What Is The Ideal Diet for Individuals with PCOS? By jodorsett on February 10, 2021

Fruits, vegetables, grains, and fishPolycystic ovary syndrome, or PCOS, is a hormonal disorder that is characterized by high levels of androgens (“male” hormones) in women who are of reproductive age. PCOS can result in a wide range of symptoms, including missed or irregular periods, excessive hair growth, and infertility.

There is no cure for PCOS, but at The Centre for Reproductive Medicine in Lubbock, TX, Dr. Janelle Dorsett offers treatments to manage the condition and alleviate its symptoms. In addition to fertility treatment, individuals with PCOS can also benefit from certain lifestyle changes. Here we discuss the ideal PCOS diet, and how it may help our patients manage their condition.

How Does Diet Affect PCOS?

The exact cause of PCOS is unknown. However, many women who suffer from PCOS are also found to have unusually high levels of insulin. Insulin is a hormone that is produced by the pancreas. Insulin helps the cells of the body process sugar and turn it into energy.

If insulin levels are high, it can trigger the ovaries to produce more androgens, which is a contributing factor to PCOS. By changing their diet, our Lubbock patients may be able to improve insulin levels and alleviate some symptoms associated with PCOS.

High Fiber and Lean Proteins

Women with PCOS should try to maintain a diet that is high in fiber and lean proteins.

  • Fiber slows down digestion to minimize the impact of sugar on the blood
  • Lean proteins fill the stomach and help people sustain energy over longer periods of time so that they aren’t reaching for starchy or sugary snacks

Foods to Add to Your Diet

Foods that are good sources of fiber or lean protein include:

  • Green, leafy vegetables
  • Beans and lentils
  • Almonds
  • Berries
  • Sweet potatoes
  • Squash
  • Chicken
  • Fish
  • Tofu

Individuals with PCOS should also try to include foods that have anti-inflammatory properties in their diet. Some foods that may reduce inflammation are:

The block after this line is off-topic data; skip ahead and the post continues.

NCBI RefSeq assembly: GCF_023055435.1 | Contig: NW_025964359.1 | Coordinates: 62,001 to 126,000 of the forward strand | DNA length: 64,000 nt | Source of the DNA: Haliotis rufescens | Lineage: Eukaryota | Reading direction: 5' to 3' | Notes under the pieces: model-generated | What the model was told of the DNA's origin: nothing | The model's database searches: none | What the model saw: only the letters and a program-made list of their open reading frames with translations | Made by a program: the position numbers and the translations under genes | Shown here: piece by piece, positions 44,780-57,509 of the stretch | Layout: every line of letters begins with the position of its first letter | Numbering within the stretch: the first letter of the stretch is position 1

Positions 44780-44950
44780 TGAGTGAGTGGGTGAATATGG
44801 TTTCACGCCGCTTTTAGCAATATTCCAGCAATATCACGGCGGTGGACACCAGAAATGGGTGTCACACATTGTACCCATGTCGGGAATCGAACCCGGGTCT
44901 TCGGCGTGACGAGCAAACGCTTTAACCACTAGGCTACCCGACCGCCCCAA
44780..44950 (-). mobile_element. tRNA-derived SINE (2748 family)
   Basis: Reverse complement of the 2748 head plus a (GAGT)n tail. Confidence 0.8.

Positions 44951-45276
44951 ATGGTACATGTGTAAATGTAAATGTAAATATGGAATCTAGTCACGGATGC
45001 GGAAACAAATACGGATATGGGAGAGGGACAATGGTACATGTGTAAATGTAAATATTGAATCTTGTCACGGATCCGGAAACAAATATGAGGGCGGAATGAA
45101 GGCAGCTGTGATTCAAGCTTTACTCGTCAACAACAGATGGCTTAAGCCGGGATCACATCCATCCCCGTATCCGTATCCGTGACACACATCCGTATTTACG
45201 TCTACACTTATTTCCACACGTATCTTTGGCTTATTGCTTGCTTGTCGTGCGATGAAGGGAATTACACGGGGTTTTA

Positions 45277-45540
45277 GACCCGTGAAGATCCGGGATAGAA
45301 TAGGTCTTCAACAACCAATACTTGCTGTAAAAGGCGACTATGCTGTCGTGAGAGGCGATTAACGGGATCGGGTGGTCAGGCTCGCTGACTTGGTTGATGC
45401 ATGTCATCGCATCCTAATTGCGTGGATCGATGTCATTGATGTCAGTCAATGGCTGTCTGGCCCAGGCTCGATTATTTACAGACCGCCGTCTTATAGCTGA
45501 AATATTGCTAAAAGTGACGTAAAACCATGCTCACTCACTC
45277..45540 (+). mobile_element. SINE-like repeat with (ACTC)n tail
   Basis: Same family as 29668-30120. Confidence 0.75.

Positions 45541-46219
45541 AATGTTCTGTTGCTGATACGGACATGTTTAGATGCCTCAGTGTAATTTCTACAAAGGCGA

• Tomatoes
  • Strawberries and blueberries
  • Spinach and kale
  • Olive oil
  • Foods that are high in omega-3 fatty acids, such as almonds, walnuts, salmon, and sardines

Foods to Avoid

We advise our Lubbock patients who suffer from PCOS to avoid foods that are highly processed and those that are high in sugar or refined carbohydrates. These kinds of foods can lead to inflammation and high insulin levels.

Some of the top foods to avoid include:

  • White bread
  • Pasta (unless it is made with bean, lentil, or wheat flour)
  • Sugary desserts
  • Soda
  • Fruit juice

Can Changing My Diet Improve My Fertility?

Adopting a healthy and nutritious diet is beneficial for all, but especially those who suffer from PCOS. Diet changes alone, though, may not be enough to improve fertility. Women with PCOS should also consider other lifestyle changes, such as increasing physical activity and reducing stress levels.

Even with these lifestyle changes, women with PCOS may need medical assistance to become pregnant. Dr. Dorsett offers a range of fertility treatments that address the symptoms of PCOS to significantly increase the likelihood of conception.

Learn More About Your Fertility Treatment Options

If you suffer from PCOS and are struggling to get pregnant, Dr. Dorsett would be happy to discuss your fertility treatment options. To learn more about the services offered at The Centre for Reproductive Medicine, send us a message online, or call (806) 788-1212 to schedule a consultation.

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The Centre for Reproductive Medicine

At The Centre for Reproductive Medicine, Dr. Janelle Dorsett and our warm, highly trained team provide the tools you need to start or add to your family. Dr. Dorsett is a board-certified fertility specialist and is an associate clinical professor at the Texas Tech University Health Sciences Center School of Medicine. She is a member of the:

  • American College in Obstetrics and Gynecology
  • Society of Reproductive Endocrinologists
  • Society for Assisted Reproductive Technology
  • Texas Medical Association
  • Society of Reproductive Medicine (Fellow)

Schedule a consultation to learn more by sending us a message or calling our office at (806) 788-1212

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